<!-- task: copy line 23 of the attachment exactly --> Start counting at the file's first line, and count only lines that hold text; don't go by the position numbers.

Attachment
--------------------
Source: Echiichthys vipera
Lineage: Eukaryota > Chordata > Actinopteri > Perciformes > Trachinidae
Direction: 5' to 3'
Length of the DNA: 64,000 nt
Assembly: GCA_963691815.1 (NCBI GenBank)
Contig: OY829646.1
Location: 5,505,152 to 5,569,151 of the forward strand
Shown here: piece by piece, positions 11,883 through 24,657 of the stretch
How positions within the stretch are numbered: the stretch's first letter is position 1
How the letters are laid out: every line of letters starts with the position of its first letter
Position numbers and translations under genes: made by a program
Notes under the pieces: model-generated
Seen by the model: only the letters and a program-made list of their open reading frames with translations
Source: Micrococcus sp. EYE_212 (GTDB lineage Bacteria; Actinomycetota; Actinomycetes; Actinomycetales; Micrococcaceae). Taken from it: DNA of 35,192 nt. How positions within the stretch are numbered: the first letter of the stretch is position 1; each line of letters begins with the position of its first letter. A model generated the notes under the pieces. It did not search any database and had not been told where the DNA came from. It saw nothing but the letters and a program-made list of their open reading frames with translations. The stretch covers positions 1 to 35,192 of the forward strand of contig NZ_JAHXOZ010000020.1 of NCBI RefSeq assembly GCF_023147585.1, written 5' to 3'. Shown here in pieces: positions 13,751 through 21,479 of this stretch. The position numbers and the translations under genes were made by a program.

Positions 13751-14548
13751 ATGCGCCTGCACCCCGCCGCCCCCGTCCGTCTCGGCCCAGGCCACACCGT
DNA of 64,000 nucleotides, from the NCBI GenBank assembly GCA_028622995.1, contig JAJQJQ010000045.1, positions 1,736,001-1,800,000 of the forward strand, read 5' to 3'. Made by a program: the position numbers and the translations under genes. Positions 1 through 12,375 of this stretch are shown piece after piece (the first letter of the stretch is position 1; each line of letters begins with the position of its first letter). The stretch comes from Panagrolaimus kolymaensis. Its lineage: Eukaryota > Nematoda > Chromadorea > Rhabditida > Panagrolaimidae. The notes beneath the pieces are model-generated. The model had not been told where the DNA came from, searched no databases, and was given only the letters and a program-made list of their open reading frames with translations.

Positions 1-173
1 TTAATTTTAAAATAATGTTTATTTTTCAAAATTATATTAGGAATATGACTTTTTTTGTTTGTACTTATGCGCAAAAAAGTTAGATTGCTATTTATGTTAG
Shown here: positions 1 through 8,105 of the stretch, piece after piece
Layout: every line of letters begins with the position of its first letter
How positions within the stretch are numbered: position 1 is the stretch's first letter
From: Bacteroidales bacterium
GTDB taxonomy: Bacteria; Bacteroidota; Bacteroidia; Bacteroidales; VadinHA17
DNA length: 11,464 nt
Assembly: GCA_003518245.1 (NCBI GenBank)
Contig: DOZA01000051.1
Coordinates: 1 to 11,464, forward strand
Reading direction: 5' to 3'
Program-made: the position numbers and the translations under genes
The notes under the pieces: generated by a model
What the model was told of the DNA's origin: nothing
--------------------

From: Bacteroidales bacterium